TAIPEI — A visit to a crowded market in Taiwan reveals half a dozen vendors selling pirated copies of such current American blockbusters as “Spider-Man” and “Star Wars: Episode II — Attack of the Clones.”
It should come as no surprise, then, that earlier in May Taiwan managed to make America’s annual Special 301 Priority Watch List of countries with rampant and unchecked piracy of intellectual property rights. That makes this the fourth year in a row the U.S. has included the Republic of China (ROC) in its roundup.
For Taiwan, which will soon join the World Trade Organization and has petitioned to become an observer of the World Health Organization, the distinction couldn’t come at a more inopportune time.
In response to the U.S. castigation, numerous branches of the Taiwanese government issued their standard get-tough statements while at the same time defending the island’s record on combating piracy.
The mixed messages have not helped present a clear agenda for tackling one of the island’s most pressing issues.
Going on the defensive, deputy director general Jack Lu of the island’s Intellectual Property Office protested, “No other country pays as much attention to protecting intellectual property as the ROC.”
Meanwhile, Cabinet spokesman Chuang Suo-hang offered a more proactive response: “We will not stop (our efforts) until counterfeiting has been stamped out,” he declares.
Local police created a special task force to stop piracy at its source. Last week, the task force raided a warehouse in suburban Taipei and confiscated pirated computer software programs, movies and CDs that had a market value of more than $14 million, according to police officials.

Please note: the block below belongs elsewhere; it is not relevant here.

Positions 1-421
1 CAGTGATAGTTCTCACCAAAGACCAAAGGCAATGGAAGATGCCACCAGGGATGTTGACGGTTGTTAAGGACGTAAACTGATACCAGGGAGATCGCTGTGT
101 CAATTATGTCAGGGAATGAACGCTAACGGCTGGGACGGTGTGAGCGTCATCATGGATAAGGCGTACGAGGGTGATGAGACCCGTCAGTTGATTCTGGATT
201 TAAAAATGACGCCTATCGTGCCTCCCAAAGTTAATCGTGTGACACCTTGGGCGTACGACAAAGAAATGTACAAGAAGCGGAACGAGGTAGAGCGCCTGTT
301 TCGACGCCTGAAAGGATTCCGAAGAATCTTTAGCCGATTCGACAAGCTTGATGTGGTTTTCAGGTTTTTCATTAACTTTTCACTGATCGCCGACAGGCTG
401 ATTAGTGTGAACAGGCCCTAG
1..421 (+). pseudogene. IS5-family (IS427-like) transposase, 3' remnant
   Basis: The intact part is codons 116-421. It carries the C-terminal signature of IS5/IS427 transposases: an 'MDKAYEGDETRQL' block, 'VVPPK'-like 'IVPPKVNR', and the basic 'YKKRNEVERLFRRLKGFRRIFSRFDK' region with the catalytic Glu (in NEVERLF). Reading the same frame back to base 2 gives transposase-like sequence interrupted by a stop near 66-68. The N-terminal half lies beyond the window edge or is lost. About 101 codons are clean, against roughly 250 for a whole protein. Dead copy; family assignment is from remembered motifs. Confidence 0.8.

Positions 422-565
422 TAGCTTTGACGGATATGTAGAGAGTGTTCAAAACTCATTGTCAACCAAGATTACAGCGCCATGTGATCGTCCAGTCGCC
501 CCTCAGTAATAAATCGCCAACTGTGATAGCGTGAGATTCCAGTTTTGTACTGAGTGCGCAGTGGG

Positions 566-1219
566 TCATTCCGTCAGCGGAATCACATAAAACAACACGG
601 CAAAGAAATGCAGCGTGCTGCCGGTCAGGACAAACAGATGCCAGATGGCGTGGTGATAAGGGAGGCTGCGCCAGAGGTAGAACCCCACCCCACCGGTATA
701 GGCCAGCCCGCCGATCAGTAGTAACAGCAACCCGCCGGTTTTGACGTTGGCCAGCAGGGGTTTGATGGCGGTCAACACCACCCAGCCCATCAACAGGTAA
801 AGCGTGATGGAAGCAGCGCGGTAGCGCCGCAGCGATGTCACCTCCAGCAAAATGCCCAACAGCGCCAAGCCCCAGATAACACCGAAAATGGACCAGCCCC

Currently, those convicted of illegally duplicating copyrighted products or selling them face a maximum three-year jail term and a fine of up to $7,500. Those numbers are expected to go up later this year with an amendment to the ROC’s copyright laws.
Crackdown or no crackdown, pirates still hawk their wares, sometimes brazenly in the open. More cautious vendors operate on remote street corners or from the backs of vans. One pirate, who identifies himself only by the surname Lin, doesn’t seem particularly concerned about the crackdown. He explains, “The police do this every once in a while.” Lin concedes that stricter enforcement of intellectual property rights is “inconvenient” for his business but did not greatly affect his sales.
He declines to give an exact figure but says he can make anywhere from $100 to $2,500 a day selling illegal copies of popular American pics for roughly $6 per disc.
Estimates vary about the exact toll that Taiwanese pirating takes on profits from legitimate products. The U.S. government puts the damage at roughly $333 million, a figure that combines losses from pirated computer software, films and CDs, according to the United States Trade Representative Office’s last report, issued in April.
Is there any good news in all this? The latest installment in the “Star Wars” franchise grossed roughly $1 million last weekend in area theaters, making it one of the biggest bows in local box office history. Obviously many moviegoers in Taiwan are resisting the urge to view films on pirated discs and watching them the way they were meant to be seen: on the bigscreen.